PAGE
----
Mutations in the valosin-containing protein (VCP) gene cause hereditary inclusion body myopathy (IBM) associated with Paget disease of bone (PDB), and frontotemporal dementia (FTD). More recently, these mutations have been linked to 2% of familial amyotrophic lateral sclerosis (ALS) cases. A knock-in mouse model offers the opportunity to study VCP-associated pathogenesis.
The VCPR155H/+ knock-in mouse model was assessed for muscle strength and immunohistochemical, Western blot, apoptosis, autophagy, and microPET/CT imaging analyses.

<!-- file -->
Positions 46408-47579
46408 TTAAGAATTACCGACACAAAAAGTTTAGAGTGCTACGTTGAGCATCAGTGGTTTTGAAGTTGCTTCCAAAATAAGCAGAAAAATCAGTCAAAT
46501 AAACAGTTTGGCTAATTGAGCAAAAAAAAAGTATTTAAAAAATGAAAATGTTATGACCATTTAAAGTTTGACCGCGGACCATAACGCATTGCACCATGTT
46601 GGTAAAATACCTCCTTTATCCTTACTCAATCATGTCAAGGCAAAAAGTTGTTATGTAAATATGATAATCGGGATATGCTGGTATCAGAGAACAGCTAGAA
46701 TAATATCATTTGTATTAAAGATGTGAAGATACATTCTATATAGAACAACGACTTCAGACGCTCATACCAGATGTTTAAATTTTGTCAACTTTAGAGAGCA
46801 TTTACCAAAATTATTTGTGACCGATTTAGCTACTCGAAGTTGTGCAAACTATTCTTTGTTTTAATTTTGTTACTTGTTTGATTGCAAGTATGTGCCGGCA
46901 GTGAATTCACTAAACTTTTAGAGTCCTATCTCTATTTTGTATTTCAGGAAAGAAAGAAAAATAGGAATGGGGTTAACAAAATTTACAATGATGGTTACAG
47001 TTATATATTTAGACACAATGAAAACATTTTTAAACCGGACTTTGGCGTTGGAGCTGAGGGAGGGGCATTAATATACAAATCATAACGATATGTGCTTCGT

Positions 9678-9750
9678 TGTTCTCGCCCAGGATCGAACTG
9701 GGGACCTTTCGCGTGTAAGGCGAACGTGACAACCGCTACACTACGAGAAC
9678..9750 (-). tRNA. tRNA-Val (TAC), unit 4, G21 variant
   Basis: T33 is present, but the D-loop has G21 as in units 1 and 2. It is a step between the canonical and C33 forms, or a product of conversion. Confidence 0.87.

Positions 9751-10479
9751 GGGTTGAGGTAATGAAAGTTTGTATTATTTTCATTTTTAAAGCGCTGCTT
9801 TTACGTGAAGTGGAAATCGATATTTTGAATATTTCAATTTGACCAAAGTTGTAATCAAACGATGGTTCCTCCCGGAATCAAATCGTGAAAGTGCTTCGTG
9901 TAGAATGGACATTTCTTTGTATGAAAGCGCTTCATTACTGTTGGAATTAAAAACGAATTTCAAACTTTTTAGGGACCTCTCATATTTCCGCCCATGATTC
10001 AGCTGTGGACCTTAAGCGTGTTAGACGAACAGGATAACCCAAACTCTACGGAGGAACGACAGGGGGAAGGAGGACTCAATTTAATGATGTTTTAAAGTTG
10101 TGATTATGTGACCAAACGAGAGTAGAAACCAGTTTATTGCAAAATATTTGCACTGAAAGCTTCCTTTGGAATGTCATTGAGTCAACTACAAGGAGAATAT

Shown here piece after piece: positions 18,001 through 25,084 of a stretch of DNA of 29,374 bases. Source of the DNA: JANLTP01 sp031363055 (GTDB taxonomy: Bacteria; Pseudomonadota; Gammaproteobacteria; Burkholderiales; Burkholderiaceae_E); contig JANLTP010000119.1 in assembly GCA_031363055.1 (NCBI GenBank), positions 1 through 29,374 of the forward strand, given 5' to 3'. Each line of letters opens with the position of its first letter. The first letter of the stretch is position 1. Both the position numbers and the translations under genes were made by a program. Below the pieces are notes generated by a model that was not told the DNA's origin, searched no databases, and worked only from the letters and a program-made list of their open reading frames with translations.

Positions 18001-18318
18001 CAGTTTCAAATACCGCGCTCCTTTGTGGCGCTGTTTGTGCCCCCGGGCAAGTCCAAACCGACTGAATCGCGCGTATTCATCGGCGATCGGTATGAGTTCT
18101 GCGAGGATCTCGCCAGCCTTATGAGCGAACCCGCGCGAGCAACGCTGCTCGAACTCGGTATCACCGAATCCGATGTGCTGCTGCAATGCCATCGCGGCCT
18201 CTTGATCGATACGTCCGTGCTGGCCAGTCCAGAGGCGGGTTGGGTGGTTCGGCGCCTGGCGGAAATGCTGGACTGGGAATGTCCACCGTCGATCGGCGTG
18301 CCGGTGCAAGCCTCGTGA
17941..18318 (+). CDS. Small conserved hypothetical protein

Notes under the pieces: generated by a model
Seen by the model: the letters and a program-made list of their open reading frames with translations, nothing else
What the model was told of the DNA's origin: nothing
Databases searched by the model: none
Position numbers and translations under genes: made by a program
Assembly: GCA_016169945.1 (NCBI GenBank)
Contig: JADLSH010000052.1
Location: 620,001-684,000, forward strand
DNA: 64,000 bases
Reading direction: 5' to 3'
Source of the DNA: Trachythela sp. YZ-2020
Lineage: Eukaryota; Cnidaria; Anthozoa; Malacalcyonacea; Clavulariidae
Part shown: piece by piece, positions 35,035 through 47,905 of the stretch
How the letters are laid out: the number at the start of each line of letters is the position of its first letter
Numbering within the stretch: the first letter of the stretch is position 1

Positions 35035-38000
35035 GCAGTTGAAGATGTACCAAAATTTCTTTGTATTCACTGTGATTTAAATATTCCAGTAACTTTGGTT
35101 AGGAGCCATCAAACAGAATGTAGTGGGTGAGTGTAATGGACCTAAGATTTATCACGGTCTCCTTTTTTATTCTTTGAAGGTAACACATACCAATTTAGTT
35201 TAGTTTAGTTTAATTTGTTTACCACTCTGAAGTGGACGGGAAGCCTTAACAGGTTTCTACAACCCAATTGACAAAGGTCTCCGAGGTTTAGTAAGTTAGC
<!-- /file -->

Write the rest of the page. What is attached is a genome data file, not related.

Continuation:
VCPR155H/+ mice developed significant progressive muscle weakness, and the quadriceps and brain developed progressive cytoplasmic accumulation of TDP-43, ubiquitin-positive inclusion bodies, and increased LC3-II staining. MicroCT analyses revealed Paget-like lesions at the ends of long bones. Spinal cord demonstrated neurodegenerative changes, ubiquitin, and TDP-43 pathology of motor neurons.
VCPR155H/+ knock-in mice represent an excellent preclinical model for understanding VCP-associated disease mechanisms and future treatments. Muscle Nerve, 2013